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Re: Fw: Acrobat 4.0 And PDF Accessibility

From: Charles McCathieNevile <charles@w3.org>
Date: Tue, 1 Jun 1999 11:46:23 -0400 (EDT)
To: Paul Stauffer 301-827-5694 FAX 301-443-6385 <STAUFFERP@cder.fda.gov>
cc: w3c-wai-ig-request <w3c-wai-ig-request@w3.org>, IG <w3c-wai-ig@w3.org>
Message-ID: <Pine.LNX.4.10.9906011139380.21897-100000@tux.w3.org>
The major problem with PDF is that it is difficult to know by inspection
whether it is accessible. PDF conversion can be done by taking text
and putting it into PDF, which has some hooks to get it out again (for
example by sending it to the pdf2html converter that Adobe have). 

The other option is to convert text into an image, and include the image in
the PDF. (This is one of the ways MS Publisher does HTML pages too.) This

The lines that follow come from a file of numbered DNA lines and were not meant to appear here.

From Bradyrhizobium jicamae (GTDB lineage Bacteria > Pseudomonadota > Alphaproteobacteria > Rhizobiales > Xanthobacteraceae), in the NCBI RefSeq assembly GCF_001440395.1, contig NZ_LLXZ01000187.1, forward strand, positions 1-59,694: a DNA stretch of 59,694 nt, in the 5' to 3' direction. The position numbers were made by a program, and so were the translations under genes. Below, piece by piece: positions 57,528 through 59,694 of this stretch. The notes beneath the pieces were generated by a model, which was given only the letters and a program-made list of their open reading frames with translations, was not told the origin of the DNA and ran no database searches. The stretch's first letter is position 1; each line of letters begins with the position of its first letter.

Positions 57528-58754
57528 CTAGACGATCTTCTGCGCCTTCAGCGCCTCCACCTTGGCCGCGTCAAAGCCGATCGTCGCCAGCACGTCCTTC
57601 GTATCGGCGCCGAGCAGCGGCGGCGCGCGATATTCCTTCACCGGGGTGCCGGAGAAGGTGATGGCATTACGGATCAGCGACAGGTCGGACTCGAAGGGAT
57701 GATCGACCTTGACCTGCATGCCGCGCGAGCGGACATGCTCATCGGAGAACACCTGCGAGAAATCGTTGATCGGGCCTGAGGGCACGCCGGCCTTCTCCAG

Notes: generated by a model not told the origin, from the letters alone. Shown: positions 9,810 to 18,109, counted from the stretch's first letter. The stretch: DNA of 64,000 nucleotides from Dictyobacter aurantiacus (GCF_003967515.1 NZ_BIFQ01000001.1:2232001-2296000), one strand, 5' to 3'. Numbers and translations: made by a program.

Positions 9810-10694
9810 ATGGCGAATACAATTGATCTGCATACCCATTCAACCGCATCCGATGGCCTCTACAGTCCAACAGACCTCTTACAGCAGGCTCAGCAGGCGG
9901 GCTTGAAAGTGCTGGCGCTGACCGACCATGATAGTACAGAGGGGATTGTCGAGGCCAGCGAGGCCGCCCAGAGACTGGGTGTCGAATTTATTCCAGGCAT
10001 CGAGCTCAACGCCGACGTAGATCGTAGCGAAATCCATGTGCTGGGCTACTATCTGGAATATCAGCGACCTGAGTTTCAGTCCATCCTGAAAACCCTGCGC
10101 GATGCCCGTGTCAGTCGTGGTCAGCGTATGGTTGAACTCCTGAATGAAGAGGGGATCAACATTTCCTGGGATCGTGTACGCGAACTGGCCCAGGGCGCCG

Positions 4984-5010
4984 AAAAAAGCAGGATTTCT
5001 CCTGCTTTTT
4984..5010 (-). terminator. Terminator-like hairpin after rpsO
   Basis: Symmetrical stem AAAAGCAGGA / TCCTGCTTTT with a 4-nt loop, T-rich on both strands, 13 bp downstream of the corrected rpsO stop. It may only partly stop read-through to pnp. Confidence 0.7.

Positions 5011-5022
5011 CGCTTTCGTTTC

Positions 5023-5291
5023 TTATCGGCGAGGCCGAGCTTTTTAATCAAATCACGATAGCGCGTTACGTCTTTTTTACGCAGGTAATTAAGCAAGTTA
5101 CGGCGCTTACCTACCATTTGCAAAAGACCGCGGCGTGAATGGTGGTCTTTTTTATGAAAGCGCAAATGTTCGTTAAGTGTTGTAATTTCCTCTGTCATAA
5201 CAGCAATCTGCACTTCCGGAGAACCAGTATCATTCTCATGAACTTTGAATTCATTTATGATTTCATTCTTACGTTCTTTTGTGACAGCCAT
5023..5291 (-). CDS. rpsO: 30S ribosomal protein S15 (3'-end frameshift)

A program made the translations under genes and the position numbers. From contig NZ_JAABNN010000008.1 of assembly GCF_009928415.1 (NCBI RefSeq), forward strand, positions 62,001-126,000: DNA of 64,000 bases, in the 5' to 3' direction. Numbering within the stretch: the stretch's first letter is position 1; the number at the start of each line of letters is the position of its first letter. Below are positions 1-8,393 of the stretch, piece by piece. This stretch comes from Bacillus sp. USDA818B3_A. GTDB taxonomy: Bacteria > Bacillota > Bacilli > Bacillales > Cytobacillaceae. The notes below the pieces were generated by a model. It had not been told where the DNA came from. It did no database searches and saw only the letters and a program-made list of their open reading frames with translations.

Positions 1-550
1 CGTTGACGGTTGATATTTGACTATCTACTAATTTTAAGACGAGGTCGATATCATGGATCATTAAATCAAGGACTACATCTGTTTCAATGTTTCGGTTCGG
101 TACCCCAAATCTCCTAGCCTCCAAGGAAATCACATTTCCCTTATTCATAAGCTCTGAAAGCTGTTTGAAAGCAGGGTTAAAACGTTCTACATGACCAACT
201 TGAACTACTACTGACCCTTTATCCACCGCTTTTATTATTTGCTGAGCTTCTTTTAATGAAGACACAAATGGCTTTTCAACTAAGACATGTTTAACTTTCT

causes a complete failure of accessibility, unless people run everything
through OCR software, a (yet-to-be-developed) program to generate structural
relationships from visual cues, and then reads it.

Saving to bad HTML (which most word-processors can do) is better for
accessibility, in part because PDF readers are not as widely available as
HTML browsers.

Just my 2c worth. I too am interested in the discussion.

Charles McCN

On Tue, 1 Jun 1999, Paul Stauffer 301-827-5694 FAX 301-443-6385 wrote:

  I'm looking forward to a discussion on this matter.  In the Food and
  Drug Administration, we have used Acrobat to put material online in a
  timely manner.  It takes much more time to put an HTML version.  HTML is
  our preferred format, but due to limited staffing and huge workloads, we
  use Acrobat as a first posting.  When we get the time, we use HTML.  For
  smaller and less complicated documents, we use HTML from the start.
  
  Can any of the screen readers read PDF docs?
  
  Paul Stauffer
  CDER Webmaster
  staufferp@cder.fda.gov
Received on Tuesday, 1 June 1999 11:46:29 GMT

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